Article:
Life-changing News

NIA to issue numbers to babies at 6 weeks to end age falsification

All is set for the rollout of measures to end age falsification, a fundamental aspect of the National Identification Authority’s (NIA) drive to compile a single credible national identification database for Ghana.

March 31 take-off date

According to Vice-President Alhaji Dr Mahamudu Bawumia, all things being equal, the issuance of Ghana Card personal identification number (PIN) to newborn babies is expected to commence on March 31, 2023.

Ghana Card to be issued to them at age 6

But they can only be issued Ghana Cards at six years because that is the time their fingerprints are fully developed to enable biometric capture.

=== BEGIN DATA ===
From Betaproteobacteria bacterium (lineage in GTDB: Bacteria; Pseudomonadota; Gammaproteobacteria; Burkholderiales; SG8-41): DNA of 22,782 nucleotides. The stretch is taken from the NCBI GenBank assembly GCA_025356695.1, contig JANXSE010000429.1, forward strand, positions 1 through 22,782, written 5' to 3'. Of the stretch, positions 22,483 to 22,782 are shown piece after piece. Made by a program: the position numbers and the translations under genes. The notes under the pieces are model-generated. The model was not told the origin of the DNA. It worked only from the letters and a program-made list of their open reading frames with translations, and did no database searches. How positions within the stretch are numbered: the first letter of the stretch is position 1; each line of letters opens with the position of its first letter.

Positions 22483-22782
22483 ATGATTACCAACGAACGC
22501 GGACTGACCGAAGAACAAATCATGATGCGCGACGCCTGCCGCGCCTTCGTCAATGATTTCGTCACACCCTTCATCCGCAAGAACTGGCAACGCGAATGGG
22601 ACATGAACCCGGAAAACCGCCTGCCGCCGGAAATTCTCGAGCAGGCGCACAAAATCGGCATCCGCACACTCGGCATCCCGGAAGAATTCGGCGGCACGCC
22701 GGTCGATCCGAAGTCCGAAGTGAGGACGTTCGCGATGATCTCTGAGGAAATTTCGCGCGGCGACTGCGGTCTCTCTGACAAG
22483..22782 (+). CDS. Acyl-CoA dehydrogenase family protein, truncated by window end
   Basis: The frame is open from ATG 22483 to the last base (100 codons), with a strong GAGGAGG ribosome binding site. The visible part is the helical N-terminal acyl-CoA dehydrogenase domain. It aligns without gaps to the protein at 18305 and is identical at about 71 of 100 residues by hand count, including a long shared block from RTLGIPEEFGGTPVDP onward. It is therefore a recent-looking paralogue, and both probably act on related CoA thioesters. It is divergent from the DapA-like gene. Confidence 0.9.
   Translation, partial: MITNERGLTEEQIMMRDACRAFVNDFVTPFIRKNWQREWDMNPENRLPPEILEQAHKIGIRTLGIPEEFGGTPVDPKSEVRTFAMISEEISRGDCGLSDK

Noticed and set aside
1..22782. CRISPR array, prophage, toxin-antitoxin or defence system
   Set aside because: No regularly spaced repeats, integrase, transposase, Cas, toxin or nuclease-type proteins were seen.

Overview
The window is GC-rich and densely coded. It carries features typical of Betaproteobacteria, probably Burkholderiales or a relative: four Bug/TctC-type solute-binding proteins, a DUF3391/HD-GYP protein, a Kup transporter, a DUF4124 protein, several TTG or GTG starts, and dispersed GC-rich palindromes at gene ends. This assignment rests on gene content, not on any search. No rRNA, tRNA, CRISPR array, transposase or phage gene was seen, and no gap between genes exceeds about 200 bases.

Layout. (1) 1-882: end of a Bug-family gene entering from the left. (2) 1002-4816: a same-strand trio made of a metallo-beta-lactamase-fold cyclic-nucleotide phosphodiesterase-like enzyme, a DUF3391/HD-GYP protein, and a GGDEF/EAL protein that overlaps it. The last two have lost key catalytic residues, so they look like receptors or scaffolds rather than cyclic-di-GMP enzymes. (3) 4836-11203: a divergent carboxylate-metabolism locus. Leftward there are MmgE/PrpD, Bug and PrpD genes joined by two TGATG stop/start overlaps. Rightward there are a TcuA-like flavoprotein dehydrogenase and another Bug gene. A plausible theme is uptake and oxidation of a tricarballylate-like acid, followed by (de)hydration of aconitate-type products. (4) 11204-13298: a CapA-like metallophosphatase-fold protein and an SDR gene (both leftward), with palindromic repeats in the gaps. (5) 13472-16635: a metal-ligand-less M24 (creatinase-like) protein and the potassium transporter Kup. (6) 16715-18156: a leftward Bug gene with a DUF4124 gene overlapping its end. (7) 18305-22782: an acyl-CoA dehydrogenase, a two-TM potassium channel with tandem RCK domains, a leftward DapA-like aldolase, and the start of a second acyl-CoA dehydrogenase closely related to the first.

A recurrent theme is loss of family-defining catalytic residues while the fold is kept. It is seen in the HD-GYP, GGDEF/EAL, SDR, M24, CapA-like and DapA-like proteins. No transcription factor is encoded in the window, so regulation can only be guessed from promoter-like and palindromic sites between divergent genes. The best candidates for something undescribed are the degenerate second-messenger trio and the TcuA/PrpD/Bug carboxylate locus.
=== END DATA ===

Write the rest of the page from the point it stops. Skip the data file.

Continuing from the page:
Prevalence of age falsification in Ghana

This stage of the NIA’s work is critical as it begins the process of eliminating age falsification experienced in football, civil service recruitment, job retention, unilateral postponement of retirement, high level corporate management jobs, sports competitions, qualification for foreign scholarships for post-graduate degrees, and enlistment into the security forces, where a lower age is a precondition for eligibility, consideration, acceptance, retention and promotion.

PIN to be issued 6 weeks after birth

Information on the system indicates that the issuances of the PIN will take place during immunisation of the baby, which takes place six weeks after birth.

Immunisation schedule in Ghana

The current Expanded Programme on Immunisation schedule recommends Bacille Calmette-Guerin (BCG) at birth.

A dose of Oral Polio Vaccine (OPV) is given at birth followed by subsequent immunisations at  six, 10 and 14 weeks.

Role of baby naming ceremonies